A book about ferns: the truth of the three-hour Gilligan’s Island cruise

24 June 2024

Gilligan’s Island was a slapstick American TV series which ran from 1964 to 1967. Despite its popularity, the show was cancelled shortly before filming of a fourth series commenced. I first saw reruns of Gilligan’s quite some time later. A number of movies, featuring most of the original cast, were made between 1978 and 1982. For all its goofiness, and ludicrously fanciful storyline, the show’s appeal has not waned, since production ceased over forty years ago.

Much of the allure lay in the way a group of mismatched passengers and crew were forced to get along after being marooned on an unchartered island, somewhere in the vicinity of the Hawaiian Islands. Among them were the wealthy and the working class, the chic and the collegiate. Most of the laughs were generated by the titular character, Gilligan, the well-meaning though bungling first mate, of the shipwrecked charter vessel, that all had been aboard.

But the premise of Gilligan’s Island, about seven people setting off on what was meant to be three-hour cruise, has been a constant source of speculation. And conspiracy theories. For instance, why was the millionaire, Thurston Howell III, carrying a briefcase full of cash? Further, why did he board the charter vessel with dozens of suitcases of clothing? And what of the professor? Why on earth was he on a fun cruise with a cache of scientific paraphernalia?

I wrote about this topic in 2008, after reading an in-depth exposé by Gilligan’s fan, and writer, Adam-Troy Castro, published on the no longer online SFF Net website. I’m glad I posted a number of excerpts from Castro’s article, in my piece, as they may be all that’s left of the original article.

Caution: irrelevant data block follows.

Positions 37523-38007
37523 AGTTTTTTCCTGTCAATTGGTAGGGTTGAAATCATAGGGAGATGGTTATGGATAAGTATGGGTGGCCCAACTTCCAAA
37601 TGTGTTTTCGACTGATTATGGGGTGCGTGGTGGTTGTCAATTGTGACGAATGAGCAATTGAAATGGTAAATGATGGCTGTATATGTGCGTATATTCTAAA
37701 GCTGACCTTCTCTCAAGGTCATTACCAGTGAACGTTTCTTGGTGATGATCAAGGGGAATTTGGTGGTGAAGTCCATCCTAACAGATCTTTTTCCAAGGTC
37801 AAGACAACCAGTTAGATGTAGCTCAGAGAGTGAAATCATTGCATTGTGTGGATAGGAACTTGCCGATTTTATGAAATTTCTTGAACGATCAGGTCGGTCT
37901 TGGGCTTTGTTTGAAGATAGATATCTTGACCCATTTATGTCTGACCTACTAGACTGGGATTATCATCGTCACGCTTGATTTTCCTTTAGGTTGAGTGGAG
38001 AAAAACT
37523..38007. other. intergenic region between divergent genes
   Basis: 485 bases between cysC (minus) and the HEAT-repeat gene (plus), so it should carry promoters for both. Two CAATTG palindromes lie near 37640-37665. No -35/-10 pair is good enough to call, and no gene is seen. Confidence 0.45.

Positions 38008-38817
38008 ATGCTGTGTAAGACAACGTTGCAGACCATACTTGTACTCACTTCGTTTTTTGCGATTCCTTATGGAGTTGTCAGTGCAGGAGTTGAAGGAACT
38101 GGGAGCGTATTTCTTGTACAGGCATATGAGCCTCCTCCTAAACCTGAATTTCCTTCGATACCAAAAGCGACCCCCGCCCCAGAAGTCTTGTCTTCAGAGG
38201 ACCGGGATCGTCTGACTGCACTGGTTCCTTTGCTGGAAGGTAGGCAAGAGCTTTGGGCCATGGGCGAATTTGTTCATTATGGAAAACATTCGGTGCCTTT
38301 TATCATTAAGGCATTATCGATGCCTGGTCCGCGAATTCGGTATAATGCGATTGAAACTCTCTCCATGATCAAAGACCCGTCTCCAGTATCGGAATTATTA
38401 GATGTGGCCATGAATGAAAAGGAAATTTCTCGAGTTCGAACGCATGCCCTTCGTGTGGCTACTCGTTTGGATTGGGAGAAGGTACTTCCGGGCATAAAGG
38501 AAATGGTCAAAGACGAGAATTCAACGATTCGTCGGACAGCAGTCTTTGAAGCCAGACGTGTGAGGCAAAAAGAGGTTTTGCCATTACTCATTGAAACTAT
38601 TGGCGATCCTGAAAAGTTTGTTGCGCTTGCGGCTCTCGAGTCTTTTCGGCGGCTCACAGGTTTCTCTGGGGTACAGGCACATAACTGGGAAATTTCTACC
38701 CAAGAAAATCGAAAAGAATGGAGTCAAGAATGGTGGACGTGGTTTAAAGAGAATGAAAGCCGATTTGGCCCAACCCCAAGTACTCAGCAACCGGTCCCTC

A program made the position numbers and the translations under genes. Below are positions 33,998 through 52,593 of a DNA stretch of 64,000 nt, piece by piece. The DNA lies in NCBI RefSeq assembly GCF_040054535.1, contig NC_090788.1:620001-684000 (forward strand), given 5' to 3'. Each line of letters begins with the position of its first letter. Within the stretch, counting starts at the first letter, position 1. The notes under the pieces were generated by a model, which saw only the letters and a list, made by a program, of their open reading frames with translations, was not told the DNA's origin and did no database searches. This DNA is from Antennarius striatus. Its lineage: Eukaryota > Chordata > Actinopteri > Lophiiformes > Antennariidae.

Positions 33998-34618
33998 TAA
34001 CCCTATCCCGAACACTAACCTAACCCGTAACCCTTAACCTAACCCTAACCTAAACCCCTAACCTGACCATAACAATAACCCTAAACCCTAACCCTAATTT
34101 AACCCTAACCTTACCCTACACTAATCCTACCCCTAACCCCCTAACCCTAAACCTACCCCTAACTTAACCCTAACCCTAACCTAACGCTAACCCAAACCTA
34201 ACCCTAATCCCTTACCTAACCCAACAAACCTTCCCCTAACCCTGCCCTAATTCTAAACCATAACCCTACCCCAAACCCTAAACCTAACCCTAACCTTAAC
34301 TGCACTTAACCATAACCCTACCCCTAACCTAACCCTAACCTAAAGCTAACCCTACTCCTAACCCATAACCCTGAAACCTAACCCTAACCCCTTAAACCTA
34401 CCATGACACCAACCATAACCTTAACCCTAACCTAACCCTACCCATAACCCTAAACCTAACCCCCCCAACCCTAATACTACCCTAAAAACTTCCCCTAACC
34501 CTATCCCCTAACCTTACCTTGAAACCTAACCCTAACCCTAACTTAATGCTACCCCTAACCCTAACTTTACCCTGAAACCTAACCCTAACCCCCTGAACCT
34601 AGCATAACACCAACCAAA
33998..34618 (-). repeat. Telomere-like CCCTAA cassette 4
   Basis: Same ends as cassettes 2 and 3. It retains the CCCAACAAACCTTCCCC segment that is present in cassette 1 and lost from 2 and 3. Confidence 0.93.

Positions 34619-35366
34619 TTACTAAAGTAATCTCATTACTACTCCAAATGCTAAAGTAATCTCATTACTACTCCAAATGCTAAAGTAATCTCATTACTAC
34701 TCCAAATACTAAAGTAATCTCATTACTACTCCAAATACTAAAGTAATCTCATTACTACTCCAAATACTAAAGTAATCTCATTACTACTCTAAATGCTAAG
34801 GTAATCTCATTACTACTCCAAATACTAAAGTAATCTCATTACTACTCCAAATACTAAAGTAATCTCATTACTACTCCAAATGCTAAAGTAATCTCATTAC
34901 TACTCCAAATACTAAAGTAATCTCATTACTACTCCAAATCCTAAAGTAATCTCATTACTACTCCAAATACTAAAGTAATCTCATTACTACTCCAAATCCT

But, long story short, no one aboard the S.S. Minnow, the shipwrecked charter boat, was out on any three-hour cruise. Howell wanted to cross into international waters, and make a big drug buy. That explains the cash he was carrying. The professor meanwhile, had brought analysis equipment with him, so he could check the contraband was the real deal. Everyone else on the Minnow had their not so wholesome reasons for being there.

Although my post is sixteen-years old, it still comes up in search engines results, which says a lot about the enduring popularity of Gilligan’s Island, together with the intrigue of the show’s peculiar premise. And then the other day, during my weekly login to Facebook (FB), an article about the professor, posted on the Classic Stars FB page, popped up in my feed. If you’re a fan, it’s well worth a read (and I don’t think you need to be a FB member), but this is possibly the most salient sentence:

The Professor’s backstory identifies him as Roy Hinkley (though his actual name is rarely mentioned during the series), a high-school science teacher who was born in Cleveland, Ohio. His principal expertise was as a botanist, whose purpose in joining the ill-fated voyage that stranded the castaways was to write a book to be titled “Fun With Ferns”.

So there we have it. The professor was not on board the charter vessel so he could test the authenticity of goods Howell was allegedly buying, somewhere on the open sea. The great big mystery can finally be laid to rest. The professor was there researching a book about ferns. Plants, not illicit drugs. Nor was anyone else, therefore, up to no good.


How though does going on a three-hour cruise, where nary a fern is to be seen, with an excess of laboratory equipment no less, help in the writing of such a book? Oh no: we’re by no means anywhere near getting to the bottom of what was really happening on this “three-hour cruise”…


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